Newton's ability in eye of beholder

I spent a good chunk of one night out with a few scouts, one whose team would be very much in the hunt for a top-10 quarterback and another whose club is not seeking QB help. The debate about Cam Newton and his potential for NFL success got very animated.

A grizzled senior scout, who does not have a need for a quarterback and who has been in this business longer than many of us have been alive, is thoroughly convinced Newton has "It" in droves. He sees a moxie in him. He loves the athleticism. He was impressed with how Newton handled himself with the media horde during his press conference at the combine.

"This kid is a winner," the scout said. "He was at Florida when they were winning titles. He won a title in junior college. He won a title at Auburn. He has 'It.' Hell, if anyone has 'It,' this kid has it!"

Enter the other scout, the one whose team very much needs a QB and most certainly is pouring over everything Newton does. This scout has serious reservations about Newton, on and off field. To him, Newton's swagger borders on too cocky, too all-about-himself. Entrusting the franchise to this kid right now would be a concern. Skepticism reigned at this side of the table.

Newton had no shortage of interviews at the combine -- Redskins, Seahawks, Titans, Panthers, Cowboys, Jaguars, Bills, Bengals, 49ers, Dolphins, and Cardinals -- and, again, there were some mixed reviews. Some believed he displayed a maturity and composure beyond his years and took on his past foibles head-on. At least one team found him evasive. "He kept qualifying and re-qualifying his statements," according to a source. "You couldn't get a feel for what was real, or if some of it was rehearsed."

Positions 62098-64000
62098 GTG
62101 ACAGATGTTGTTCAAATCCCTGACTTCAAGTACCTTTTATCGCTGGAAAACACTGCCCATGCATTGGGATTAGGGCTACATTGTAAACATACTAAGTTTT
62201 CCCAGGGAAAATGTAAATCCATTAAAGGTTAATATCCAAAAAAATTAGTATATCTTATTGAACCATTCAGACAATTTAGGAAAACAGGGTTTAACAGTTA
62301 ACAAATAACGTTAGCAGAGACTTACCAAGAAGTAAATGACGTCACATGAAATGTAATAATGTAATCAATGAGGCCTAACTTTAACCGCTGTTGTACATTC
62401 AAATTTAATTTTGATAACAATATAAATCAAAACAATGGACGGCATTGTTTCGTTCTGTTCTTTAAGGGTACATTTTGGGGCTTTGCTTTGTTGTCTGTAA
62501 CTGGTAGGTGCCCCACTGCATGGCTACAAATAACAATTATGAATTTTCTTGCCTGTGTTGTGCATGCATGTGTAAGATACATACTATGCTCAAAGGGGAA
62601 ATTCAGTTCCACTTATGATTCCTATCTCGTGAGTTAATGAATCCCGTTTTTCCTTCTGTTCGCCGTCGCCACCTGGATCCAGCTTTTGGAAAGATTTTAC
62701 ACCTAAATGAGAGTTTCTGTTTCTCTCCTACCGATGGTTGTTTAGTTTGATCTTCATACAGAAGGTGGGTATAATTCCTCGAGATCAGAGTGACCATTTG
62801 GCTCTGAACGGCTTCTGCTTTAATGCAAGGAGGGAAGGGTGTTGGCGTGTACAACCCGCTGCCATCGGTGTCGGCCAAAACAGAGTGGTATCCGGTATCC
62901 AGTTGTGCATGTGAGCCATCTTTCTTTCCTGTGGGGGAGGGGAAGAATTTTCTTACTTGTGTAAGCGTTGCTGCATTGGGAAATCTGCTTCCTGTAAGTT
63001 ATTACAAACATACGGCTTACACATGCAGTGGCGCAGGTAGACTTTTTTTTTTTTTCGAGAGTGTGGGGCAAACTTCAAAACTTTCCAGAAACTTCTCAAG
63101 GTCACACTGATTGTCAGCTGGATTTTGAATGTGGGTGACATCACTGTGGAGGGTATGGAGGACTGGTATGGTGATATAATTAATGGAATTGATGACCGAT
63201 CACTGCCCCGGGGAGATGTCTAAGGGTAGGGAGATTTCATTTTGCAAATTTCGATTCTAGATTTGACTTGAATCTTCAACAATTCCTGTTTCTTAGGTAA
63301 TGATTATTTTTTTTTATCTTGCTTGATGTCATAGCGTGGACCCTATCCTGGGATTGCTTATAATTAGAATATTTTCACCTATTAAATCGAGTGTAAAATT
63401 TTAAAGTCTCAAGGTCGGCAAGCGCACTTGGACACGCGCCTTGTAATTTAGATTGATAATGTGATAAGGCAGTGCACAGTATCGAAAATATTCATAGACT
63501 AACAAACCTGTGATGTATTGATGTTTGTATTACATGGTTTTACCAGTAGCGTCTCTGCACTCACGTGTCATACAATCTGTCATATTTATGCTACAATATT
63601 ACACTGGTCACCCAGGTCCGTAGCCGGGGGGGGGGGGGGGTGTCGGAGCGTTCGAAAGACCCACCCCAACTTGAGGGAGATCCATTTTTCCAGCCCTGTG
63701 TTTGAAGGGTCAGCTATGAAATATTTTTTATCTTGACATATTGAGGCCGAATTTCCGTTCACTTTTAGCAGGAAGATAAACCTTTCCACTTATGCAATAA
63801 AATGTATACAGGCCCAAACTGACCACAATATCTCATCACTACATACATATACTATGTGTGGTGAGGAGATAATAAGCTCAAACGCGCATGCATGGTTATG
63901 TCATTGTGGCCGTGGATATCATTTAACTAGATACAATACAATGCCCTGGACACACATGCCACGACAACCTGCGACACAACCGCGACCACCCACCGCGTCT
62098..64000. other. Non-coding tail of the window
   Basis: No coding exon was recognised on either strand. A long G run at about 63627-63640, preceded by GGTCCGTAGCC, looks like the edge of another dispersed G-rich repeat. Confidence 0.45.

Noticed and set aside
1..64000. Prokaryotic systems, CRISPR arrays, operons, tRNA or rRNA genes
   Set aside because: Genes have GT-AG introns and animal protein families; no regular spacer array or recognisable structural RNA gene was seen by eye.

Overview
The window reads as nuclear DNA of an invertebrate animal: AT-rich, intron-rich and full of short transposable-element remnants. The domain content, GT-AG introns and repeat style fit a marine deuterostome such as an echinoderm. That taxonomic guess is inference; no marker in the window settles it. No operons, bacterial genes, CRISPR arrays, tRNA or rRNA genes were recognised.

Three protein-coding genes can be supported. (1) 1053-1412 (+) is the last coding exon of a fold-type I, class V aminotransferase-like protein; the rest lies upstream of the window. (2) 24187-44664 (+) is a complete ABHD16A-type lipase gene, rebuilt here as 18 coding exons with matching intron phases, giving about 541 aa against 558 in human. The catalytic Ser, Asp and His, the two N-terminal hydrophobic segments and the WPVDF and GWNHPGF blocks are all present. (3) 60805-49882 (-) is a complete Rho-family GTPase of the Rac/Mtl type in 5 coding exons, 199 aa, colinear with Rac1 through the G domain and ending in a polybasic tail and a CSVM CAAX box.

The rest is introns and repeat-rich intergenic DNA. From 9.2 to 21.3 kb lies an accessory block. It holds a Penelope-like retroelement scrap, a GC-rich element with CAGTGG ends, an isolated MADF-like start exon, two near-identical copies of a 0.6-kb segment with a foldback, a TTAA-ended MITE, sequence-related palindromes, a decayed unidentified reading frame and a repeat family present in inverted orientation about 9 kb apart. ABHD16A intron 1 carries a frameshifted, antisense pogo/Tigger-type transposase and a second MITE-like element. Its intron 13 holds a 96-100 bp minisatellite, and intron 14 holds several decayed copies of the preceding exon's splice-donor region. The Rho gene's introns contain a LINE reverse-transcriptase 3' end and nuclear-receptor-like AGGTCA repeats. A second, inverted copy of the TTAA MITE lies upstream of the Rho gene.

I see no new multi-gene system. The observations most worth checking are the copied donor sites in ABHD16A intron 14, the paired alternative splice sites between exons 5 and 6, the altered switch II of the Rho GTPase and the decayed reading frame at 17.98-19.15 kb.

Personally, I thought Newton more than held his own addressing the media, but that too was open to interpretation, as some of my colleagues were less than impressed. I have a feeling the kid goes in the top 10 and is a productive NFL player in time. At least one offensive coordinator I spoke to thought that Blaine Gabbert would go first overall, and Newton would be taken by the Bills with the third pick. Wouldn't that be something?


There is no lack of red flags regarding Colorado corner Jimmy Smith. His off-field issues are a big concern for many teams. It was certainly a big story at the combine. But according to one NFL coach, who has scouted the available corners at length, Smith is by far the best of the bunch.

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"He's the most natural corner in the draft," the coach said.